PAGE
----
13 Insights into IFRS: An overview Fair value measurement Currently effective: IFRS 13 Scope The standard applies to most fair value measurements and disclosures (including measurements based on fair value) that are required or permitted by other IFRSs. Fair value principles Fair value is the price that would be received to sell an asset or paid to transfer a liability in an orderly transaction between market participants at the measurement date i.e. an exit price. Market participants are independent of each other, they are knowledgeable and have a reasonable understanding of the asset or liability, and they are willing and able to transact. Fair value measurement assumes that a transaction takes place in the principal market (i.e. the market with the greatest volume and level of activity) for the asset or liability or, in the absence of a principal market, in the most advantageous market for the asset or liability. Valuation approaches and techniques There are three general approaches to valuation, with various techniques applied under those approaches: the market approach e.g. quoted prices in an active market; the income approach e.g. discounted cash flows; and the cost approach e.g. depreciated replacement cost. Inputs to valuation techniques A fair value hierarchy is established based on the inputs to valuation techniques used to measure fair value. A premium or discount (e.g. a control premium) may be an appropriate input to a valuation technique, but only if it is consistent with the relevant unit of account.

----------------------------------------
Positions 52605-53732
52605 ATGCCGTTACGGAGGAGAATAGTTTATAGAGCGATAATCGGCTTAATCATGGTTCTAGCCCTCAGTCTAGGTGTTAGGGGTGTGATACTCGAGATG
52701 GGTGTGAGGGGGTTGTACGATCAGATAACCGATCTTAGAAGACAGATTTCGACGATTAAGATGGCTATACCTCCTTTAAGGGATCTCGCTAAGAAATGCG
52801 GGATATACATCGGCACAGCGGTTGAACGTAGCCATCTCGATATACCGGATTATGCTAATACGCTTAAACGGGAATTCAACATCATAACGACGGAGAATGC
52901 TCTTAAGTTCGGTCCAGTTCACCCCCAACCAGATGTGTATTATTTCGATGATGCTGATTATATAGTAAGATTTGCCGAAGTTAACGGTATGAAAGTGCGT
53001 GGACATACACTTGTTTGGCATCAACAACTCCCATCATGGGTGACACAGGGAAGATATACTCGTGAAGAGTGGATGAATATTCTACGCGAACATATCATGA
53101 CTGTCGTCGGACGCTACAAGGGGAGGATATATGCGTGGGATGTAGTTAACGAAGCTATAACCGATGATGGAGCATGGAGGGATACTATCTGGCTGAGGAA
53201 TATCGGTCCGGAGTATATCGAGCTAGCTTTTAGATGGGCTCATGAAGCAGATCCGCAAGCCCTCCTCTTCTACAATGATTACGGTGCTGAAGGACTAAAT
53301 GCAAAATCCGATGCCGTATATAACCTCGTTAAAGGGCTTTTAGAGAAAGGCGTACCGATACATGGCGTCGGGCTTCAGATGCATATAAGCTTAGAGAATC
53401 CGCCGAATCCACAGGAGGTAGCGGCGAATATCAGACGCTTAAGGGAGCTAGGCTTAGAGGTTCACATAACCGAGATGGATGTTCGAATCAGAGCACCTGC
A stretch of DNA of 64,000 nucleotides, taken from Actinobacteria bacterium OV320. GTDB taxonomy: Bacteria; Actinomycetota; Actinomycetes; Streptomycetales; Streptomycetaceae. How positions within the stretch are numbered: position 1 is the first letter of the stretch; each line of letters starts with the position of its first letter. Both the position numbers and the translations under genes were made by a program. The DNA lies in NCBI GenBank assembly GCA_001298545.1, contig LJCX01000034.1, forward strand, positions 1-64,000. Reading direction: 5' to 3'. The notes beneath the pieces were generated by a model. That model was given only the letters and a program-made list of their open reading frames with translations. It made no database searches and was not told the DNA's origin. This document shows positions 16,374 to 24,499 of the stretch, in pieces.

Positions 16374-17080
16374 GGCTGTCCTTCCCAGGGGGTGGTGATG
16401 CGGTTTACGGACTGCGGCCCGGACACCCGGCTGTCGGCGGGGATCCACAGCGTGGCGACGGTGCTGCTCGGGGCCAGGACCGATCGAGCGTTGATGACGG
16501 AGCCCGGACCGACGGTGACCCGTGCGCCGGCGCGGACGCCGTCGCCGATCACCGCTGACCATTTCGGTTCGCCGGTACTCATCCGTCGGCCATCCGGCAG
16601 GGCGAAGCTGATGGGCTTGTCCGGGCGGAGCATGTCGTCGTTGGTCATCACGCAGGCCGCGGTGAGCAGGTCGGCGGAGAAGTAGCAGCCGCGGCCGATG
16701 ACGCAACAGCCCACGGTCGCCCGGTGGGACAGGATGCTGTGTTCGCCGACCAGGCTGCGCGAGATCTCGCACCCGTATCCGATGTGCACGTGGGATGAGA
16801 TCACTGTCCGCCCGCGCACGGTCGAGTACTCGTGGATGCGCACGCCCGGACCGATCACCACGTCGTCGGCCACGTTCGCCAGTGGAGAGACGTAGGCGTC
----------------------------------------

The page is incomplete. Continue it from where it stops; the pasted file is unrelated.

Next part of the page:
14 12 Insights into IFRS: An overview Fair value hierarchy The inputs are categorised into three levels (Levels 1, 2 and 3), with the highest priority given to unadjusted quoted prices in active markets for identical assets or liabilities and the lowest priority given to unobservable inputs. Appropriate valuation technique(s) should be used, maximising the use of relevant observable inputs and minimising the use of unobservable inputs. Measuring fair value Fair value on initial recognition generally equals the transaction price. Non-financial assets are measured based on their highest and best use i.e. the use that would maximise the value of the asset (or group of assets) for a market participant. In the absence of quoted prices for the transfer of the instrument, a liability or an entity s own equity instrument is valued from the perspective of a market participant that holds the corresponding asset. Failing that, other valuation techniques are used to value the liability or own equity instrument from the perspective of a market participant that owes the liability or has issued the equity instrument. The fair value of a liability reflects non-performance risk, which is assumed to be the same before and after the transfer of the liability. Certain groups of financial assets and financial liabilities with offsetting market or credit risks may be measured based on the net risk exposure. For assets or liabilities with bid and ask prices, an entity uses the price within the bidask spread that is most representative of fair value in the circumstances. The use of bid prices for assets and ask prices for liabilities is permitted. Guidance is provided on measuring fair value when there has been a decline in the volume or level of activity in a market, and when transactions are not orderly. Disclosures A comprehensive disclosure framework is designed to help users of financial statements assess the valuation techniques and inputs used in fair value measurements, and the effect on profit or loss or other comprehensive income of recurring fair value measurements that are based on significant unobservable inputs.